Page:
KUALA LUMPUR, Dec 6 — In an ideal world, the people who need help the most would receive the assistance they rightly deserve.
However, a recent study commissioned by the Malaysian AIDS Foundation (MAF) has found that is not the case when it comes to people living with HIV (PLHIV) seeking health insurance.
A lack of awareness of affordable and effective HIV treatment means companies either exclude HIV from their coverage plans entirely and for those that do cover the condition, the applicant has to fit within a narrow set of criteria for their claims to be approved.
Researchers Dr Sharuna Verghis and Dr Kana Kulasingam found that out of 11 insurance companies surveyed in Malaysia, only three cover HIV with certain conditions, which are in policies without medical underwriting, group life and group medical insurance, and critical illness plans (which covers full-blown AIDS, HIV infections due to blood transfusions, and occupationally acquired HIV).
And it’s not just PLHIV who are often left in the dust by this practice, because insurance companies unaware of improvements in the long-term outlook for PLHIV are losing out on a huge chunk of income by discriminating against them.
A respondent with HIV said the sooner insurance companies realise that PLHIV can live longer and healthier lives, the more money they can make.
“If somebody was smart enough to sell me an insurance policy when I was diagnosed positive, I would be paying my premiums for 26 years and (the insurance company) would have got 26 years of premiums without paying out anything.
“There’s a huge loss of income for insurance companies because people are surviving longer now and if you multiply that by 3,334 people getting diagnosed per year, that’s a lot of money potential,” the person was quoted as saying.
In their study, Dr Sharuna and Dr Kana cited literature stating that PLHIV on antiretroviral therapy (ART) in their first year since testing positive have a 99.4 per cent of survival compared to a 63.4 per cent chance of survival in PLHIV who are not on ART.
Within a 10-year period, PLHIV on ART have a 78.8 per cent chance of survival while those not on ART only have a 7.4 per cent chance of staying alive.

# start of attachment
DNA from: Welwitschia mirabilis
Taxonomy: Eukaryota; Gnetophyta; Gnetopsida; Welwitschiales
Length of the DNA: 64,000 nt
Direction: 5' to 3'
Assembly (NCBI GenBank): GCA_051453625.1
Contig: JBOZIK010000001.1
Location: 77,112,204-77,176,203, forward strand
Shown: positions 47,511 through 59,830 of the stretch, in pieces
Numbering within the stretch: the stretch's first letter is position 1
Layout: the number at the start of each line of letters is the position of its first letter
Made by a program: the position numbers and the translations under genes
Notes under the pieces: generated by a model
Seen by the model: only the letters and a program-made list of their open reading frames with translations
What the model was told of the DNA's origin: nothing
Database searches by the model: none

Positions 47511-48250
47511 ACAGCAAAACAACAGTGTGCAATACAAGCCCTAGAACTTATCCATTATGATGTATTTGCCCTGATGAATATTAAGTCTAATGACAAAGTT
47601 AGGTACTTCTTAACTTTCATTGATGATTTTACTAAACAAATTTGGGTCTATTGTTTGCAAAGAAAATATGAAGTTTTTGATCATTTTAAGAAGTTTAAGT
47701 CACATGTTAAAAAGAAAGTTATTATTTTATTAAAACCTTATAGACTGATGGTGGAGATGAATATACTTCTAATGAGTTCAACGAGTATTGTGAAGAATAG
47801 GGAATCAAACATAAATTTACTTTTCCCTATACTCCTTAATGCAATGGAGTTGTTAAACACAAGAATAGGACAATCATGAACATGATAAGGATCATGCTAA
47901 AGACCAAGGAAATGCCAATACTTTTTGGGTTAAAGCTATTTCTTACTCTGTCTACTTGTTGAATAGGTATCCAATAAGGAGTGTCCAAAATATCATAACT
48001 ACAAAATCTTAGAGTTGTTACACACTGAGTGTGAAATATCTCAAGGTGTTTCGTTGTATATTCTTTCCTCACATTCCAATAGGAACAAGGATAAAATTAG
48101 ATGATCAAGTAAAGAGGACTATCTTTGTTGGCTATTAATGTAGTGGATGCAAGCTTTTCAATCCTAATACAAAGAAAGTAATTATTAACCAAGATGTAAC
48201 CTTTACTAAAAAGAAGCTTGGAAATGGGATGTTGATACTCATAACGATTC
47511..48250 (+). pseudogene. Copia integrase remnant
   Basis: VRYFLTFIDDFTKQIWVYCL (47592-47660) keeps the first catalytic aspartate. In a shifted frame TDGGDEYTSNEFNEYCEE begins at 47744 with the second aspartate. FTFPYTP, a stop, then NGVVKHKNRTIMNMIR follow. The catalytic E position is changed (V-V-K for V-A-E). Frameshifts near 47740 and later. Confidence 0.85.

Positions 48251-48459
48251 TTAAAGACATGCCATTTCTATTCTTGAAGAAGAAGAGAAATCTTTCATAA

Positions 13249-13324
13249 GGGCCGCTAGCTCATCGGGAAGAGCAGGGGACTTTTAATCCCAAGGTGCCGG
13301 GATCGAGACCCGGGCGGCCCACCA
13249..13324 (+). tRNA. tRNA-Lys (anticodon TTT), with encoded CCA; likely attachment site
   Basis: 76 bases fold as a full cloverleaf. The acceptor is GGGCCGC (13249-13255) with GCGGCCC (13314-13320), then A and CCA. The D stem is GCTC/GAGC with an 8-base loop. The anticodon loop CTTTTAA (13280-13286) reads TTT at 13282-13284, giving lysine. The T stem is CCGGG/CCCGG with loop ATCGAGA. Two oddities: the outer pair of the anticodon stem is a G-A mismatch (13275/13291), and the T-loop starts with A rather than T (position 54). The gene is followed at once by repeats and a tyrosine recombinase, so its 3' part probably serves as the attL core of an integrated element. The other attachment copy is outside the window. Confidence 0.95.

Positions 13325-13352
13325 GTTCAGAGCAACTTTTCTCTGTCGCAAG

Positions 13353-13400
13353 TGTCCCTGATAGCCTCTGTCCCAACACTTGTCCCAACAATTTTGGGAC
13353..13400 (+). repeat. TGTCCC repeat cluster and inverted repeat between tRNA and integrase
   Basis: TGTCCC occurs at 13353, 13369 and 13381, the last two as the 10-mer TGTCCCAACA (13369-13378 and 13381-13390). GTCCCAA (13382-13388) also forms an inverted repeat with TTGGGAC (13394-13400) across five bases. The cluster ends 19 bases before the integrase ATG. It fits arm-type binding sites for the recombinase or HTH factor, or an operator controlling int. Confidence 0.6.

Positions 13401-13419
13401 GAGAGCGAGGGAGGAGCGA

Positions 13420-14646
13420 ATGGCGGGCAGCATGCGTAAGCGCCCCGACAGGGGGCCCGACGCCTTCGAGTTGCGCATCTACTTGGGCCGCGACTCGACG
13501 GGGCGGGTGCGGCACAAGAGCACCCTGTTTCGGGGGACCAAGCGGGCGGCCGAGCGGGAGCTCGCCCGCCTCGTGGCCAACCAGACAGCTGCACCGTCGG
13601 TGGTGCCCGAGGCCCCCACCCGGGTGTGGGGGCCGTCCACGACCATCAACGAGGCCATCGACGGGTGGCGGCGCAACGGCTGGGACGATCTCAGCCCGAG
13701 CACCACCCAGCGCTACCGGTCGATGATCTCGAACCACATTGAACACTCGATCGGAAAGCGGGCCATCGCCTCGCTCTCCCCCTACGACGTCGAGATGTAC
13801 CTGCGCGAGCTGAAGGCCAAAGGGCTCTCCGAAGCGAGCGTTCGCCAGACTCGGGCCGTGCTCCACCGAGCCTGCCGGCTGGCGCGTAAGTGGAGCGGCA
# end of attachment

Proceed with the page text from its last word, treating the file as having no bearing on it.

The study also found that conditions that facilitated private health insurance for PLHIV in other countries are present in Malaysia.
These include the availability of treatment on par with international guidelines, free and/or highly subsidised ART provided by the government and accessible at the primary to tertiary care levels, and integrated care addressing comorbidities such as tuberculosis.
Armed with this evidence, MAF hopes to spark a dialogue between stakeholders to improve access to private healthcare insurance for PLHIV.
It also aims to tackle the pervasive stigma and discrimination against PLHIV in Malaysia that may deter some from even applying for a financial product or filing a claim in the first place for fear of being rejected or having their status exposed to their employers.
During a panel discussion at Hilton Kuala Lumpur, Malaysian AIDS Council president and MAF honorary treasurer Bakhtiar Talhah said that Malaysia can take a leaf out of other countries’ books when it comes to providing health insurance to those with HIV.
“What struck me from the study is the level of HIV knowledge amongst insurance companies in Malaysia relative to other countries around the world, especially within the region.
“We see places like the Philippines, Thailand, and Sri Lanka being much more advanced in their insurance policies for PLHIV,” said Bakhtiar.
A legal framework that makes it mandatory for private insurance companies to cover HIV in their healthcare insurance plans remains absent in Malaysia, said lawyer and panel speaker GM Tan.
However, the government and other stakeholders can’t afford to rest on their laurels when it comes to protecting PLHIV.
The latest data from the Health Ministry shows that a majority of the 3,293 new HIV infections in 2018 are in those aged 20 to 29 (45 per cent), with those in their 30s making up 31.7 per cent of new cases.
Dr Kana said many of the newly-diagnosed are in their productive years with much to contribute, adding that Malaysia’s economy and workforce is at risk should these individuals fail to receive the necessary care.